Inside: Capital Improvements

June 1, 2006
Wake County Schools; Arizona School Facilities Board; Minnesota legislature


The Wake County (N.C.) school board has approved a $1.05 billion capital-improvement program that will pay for 11 new elementary schools, four middle schools and two high schools by 2010.

The proposal also calls for substantial renovations of 13 existing schools. In addition, the district plans to convert enough of its elementary schools to year-round calendars so that the district can accommodate an additional 3,000 classroom seats.

The space is needed badly to provide enough classrooms in the rapidly growing district. Already among the nation's 25 largest districts, Wake County expects enrollment for 2006-07 to be about 127,500; an additional 72,000 students are projected by 2015.

The school board hopes to acquire the funds through a bond election in November. It has asked the Wake County Board of Commissioners to place the measure on the ballot. Commissioners have indicated that they will put the proposal before voters.


The Arizona School Facilities Board has approved $438.7 million in capital requests that will result in 35 new schools.

In its Fiscal 2006 Capital Plan Cycle, the facilities board has given the OK to 26 elementary schools, one middle school and eight high schools. Five building additions also were approved.

The project costs range from $1.16 million for a 110-student addition in the Fowler Elementary District in Phoenix to $32.1 million for an 1,800-student high school in the Dysart Unified District and in the Tolleson Union District. Dysart also received approval for three K-8 schools.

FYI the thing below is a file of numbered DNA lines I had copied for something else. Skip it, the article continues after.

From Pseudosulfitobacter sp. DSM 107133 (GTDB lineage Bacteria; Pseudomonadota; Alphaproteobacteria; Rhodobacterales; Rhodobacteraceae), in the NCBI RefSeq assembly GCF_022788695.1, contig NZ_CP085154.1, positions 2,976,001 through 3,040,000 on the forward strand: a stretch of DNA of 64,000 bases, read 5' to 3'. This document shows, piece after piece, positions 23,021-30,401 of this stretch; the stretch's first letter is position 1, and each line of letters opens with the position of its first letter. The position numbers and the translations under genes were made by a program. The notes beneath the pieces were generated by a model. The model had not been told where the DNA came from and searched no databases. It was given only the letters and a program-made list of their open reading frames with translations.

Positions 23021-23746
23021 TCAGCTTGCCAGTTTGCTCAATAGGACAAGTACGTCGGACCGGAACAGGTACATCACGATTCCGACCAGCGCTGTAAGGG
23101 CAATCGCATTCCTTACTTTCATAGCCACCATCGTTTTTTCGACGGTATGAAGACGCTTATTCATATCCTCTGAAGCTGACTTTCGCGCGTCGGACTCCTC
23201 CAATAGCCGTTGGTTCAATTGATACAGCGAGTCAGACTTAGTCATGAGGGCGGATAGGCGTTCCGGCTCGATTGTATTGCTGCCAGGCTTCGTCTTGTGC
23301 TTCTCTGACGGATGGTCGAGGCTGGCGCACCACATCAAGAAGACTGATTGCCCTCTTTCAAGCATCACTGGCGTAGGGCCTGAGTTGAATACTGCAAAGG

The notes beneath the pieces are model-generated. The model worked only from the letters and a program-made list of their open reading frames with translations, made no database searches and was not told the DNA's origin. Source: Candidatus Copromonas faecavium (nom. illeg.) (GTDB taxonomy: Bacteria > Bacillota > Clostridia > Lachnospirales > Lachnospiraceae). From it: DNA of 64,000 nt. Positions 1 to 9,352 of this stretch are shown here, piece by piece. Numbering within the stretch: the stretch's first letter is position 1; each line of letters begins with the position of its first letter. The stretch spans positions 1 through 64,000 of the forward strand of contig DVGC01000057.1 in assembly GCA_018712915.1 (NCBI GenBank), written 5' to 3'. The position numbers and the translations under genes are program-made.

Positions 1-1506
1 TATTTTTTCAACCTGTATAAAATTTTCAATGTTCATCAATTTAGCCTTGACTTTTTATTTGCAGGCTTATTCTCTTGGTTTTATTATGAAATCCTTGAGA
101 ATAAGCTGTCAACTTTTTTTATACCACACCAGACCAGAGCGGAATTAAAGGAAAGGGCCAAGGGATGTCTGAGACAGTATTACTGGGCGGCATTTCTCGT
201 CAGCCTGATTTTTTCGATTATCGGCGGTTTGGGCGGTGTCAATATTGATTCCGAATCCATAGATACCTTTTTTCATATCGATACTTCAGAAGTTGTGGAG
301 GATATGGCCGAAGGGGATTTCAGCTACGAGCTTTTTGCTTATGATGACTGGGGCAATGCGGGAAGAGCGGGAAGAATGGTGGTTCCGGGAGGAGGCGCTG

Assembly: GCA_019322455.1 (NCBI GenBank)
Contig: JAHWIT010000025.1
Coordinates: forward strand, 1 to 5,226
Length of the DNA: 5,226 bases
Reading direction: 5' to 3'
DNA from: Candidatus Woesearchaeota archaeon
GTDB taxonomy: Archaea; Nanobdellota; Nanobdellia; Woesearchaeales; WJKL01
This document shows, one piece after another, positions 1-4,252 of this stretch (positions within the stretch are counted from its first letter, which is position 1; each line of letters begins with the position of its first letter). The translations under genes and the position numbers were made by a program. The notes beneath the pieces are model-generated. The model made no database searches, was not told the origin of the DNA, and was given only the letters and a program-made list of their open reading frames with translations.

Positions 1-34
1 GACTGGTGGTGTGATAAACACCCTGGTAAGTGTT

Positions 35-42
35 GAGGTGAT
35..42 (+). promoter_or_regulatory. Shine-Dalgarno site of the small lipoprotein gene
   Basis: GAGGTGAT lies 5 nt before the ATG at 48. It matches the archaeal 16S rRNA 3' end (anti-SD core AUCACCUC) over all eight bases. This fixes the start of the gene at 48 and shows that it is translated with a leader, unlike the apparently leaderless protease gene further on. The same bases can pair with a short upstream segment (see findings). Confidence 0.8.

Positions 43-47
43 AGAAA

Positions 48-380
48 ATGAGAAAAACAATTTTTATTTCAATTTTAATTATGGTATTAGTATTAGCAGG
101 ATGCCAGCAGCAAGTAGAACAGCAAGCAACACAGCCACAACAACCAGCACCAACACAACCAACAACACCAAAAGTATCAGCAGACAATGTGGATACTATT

Districts submit their projects for new construction to the facilities board in the fall. The board analyzes the submissions and picks worthy projects. The approvals enable the districts to move ahead with designs for the proposed schools.


The Minnesota legislature has approved plans for a $248 million football stadium on the University of Minnesota Twin Cities campus.

Construction on the 50,000-seat, open-air stadium is expected to begin this summer. The state will cover 55 percent of the construction costs; the rest of the funding will come from naming rights, private donations and an increase in student fees.

School officials say Minnesota is the only university in the Big 10 Conference without an on-campus football stadium. The school's team has played its home games in the Metrodome since 1982.

The facility is scheduled to open in 2009.


School construction administered by the Ohio School Facilities Commission (OSFC) from 1997, when it was created, through the end of 2005:411 Number of buildings completed 75 Number of buildings completed in 2005 116 Number of buildings under construction 142 Number of buildings in design $4.1 billion Funds disbursed by the state for school construction since 1997 187 Number of school districts with completed OSFC projects Source: Ohio State Facilities Commission, Annual Report 2005

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